By Tom Ballard, Chief Alliance Officer, PYA
“We spin a lot of plates and hope some of it sticks to the wall,” says Bowie Benson, Chief Executive Officer of Carbon Rivers LLC.
The Knoxville-based start-up says its “mission is to deliver innovative materials solutions to the composite world at large.” It was founded in 2017, the same year Benson graduated from the University of Tennessee, Knoxville (UTK) with his B.S. in Materials Engineering.
The California native says he could have pursued a good trade and actually worked as a Researcher at Oak Ridge National Laboratory for two years after graduation, but “I wanted to be a risktaker.” He and several colleagues created a couple of their own research courses. After one of the collaborators died, those that remained were motivated to proceed in executing their vision for Carbon Rivers to honor his memory.
Today, the start-up has established an R&D niche that includes advanced graphene composites, glass fiber recycling from retired windmill blades, lightweight ballistic armor solutions, and antiviral coatings to combat the COVID-19 pandemic.
“Ryan Ginder found a way to recycle glass fibers,” Benson explained. Ginder is a Research Assistant Professor at UTK, and his work led to Carbon Rivers securing a Phase I Small Business Innovation Research (SBIR) grant in 2019 and a Phase II in 2020 from the U.S. Department of Energy.
“We’re getting a lot of traction in that space,” Benson says. “There’s not a lot of wind assembly here, but there’s a good deal of expertise.” Carbon Rivers is evaluating the best way to commercialize the technology advanced through the two SBIR awards. It could be licensed to others or commercialized here.
“We also make a different form of graphene from what Vig and Sam do,” he said, referencing Vig Sherrill of General Graphene Corporation and Sam Weaver of Proton Power Inc. (PPI). Benson explained that Carbon Rivers is in the middle between the lower end biochar product that PPI produces as a by-product of its process of converting biomass into synthetic fuel or electricity, while General Graphene is at the high end, providing industrial scale CVD graphene and product development support.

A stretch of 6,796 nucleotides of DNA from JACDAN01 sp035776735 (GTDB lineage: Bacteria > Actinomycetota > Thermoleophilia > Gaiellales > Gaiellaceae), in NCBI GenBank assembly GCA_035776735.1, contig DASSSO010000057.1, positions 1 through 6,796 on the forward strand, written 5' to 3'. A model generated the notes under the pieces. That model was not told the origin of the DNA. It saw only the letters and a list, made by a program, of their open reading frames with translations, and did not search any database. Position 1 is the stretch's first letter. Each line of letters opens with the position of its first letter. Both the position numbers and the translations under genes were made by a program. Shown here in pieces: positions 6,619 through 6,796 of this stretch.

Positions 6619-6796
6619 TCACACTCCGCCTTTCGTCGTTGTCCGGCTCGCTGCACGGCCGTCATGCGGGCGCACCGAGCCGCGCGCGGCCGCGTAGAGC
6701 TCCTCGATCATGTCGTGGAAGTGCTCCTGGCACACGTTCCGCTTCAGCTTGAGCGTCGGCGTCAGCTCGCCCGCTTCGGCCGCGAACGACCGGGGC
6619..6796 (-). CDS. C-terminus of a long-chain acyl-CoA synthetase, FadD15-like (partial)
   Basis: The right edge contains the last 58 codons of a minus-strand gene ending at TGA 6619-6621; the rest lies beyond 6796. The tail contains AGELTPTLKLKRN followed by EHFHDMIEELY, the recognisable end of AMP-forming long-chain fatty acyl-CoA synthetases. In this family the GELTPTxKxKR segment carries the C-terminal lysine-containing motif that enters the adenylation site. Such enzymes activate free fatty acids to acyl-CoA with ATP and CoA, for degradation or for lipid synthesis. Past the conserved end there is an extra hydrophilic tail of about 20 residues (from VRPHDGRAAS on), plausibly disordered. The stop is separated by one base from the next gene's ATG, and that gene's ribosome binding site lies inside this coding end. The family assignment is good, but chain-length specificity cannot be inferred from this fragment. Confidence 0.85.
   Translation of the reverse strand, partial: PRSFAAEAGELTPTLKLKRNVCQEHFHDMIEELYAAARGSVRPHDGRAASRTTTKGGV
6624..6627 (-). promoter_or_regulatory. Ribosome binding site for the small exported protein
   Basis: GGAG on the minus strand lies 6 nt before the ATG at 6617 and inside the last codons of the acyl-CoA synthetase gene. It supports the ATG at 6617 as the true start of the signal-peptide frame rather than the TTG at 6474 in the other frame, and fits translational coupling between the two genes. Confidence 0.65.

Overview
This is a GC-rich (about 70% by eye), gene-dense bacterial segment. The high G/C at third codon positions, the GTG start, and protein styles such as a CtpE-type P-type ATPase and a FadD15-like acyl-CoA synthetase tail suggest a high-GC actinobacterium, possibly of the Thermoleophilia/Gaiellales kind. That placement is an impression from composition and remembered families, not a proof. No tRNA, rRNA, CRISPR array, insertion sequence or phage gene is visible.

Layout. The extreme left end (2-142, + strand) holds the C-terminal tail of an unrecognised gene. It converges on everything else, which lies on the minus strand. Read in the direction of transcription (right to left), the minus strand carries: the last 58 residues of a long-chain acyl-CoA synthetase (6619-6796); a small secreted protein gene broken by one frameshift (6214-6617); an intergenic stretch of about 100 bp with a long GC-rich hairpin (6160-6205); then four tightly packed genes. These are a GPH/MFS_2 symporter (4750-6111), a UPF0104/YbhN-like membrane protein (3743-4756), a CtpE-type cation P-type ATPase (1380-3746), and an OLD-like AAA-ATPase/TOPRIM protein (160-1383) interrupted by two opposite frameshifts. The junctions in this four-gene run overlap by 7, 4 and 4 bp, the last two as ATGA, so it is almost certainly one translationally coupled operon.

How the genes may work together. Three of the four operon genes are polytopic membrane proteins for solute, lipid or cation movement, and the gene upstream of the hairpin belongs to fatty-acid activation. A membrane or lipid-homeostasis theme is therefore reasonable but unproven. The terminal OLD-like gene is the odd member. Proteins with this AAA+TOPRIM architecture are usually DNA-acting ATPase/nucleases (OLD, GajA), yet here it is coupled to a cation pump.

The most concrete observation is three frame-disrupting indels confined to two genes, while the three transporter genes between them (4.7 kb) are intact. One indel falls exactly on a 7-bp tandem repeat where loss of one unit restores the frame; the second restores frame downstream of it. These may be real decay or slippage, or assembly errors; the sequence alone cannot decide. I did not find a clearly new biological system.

“I believe Knoxville might be the graphene epicenter of the country,” he says, adding, “We’ve got it here.”
Carbon Rivers has about 40 active R&D projects underway involving graphene including one that utilizes the material known for its amazing properties including strength to serve several sectors – ballistic armor, concrete, and the oil and gas industry.
“Concrete is a foot in the door for oil and gas,” Benson says. “They need higher performing materials to avoid downtime.”
One of Carbon Rivers’ key strategies involves partnerships that frequently involve letting those collaborators “take it the rest of the way. We like to be a white labeler.”
For the most part, the company has bootstrapped its growth thus far along with the two SBIRs and an outside investor involved in advancing the ballistics armor project. That will likely change beginning this year with some of Benson’s growth plans.
“We want to be recycling 30 tons of glass fiber a month by August in a new pilot line, and we want to have a full-scale facility that would be processing 150 tons a month by the end of 2022 or early 2023,” he says.
To prepare for that growth, the company has taken on an additional 26,000 square foot facility off of Western Avenue in additional to its existing operation off of Middlebrook Pike.
“We are looking to close a Series A later this year and either a Series B or secure a strategic partner by late 2022,” Benson adds. As far as the journey, albeit just a few years, he says, “There have been some learning curves, but we have overcome them and become better.”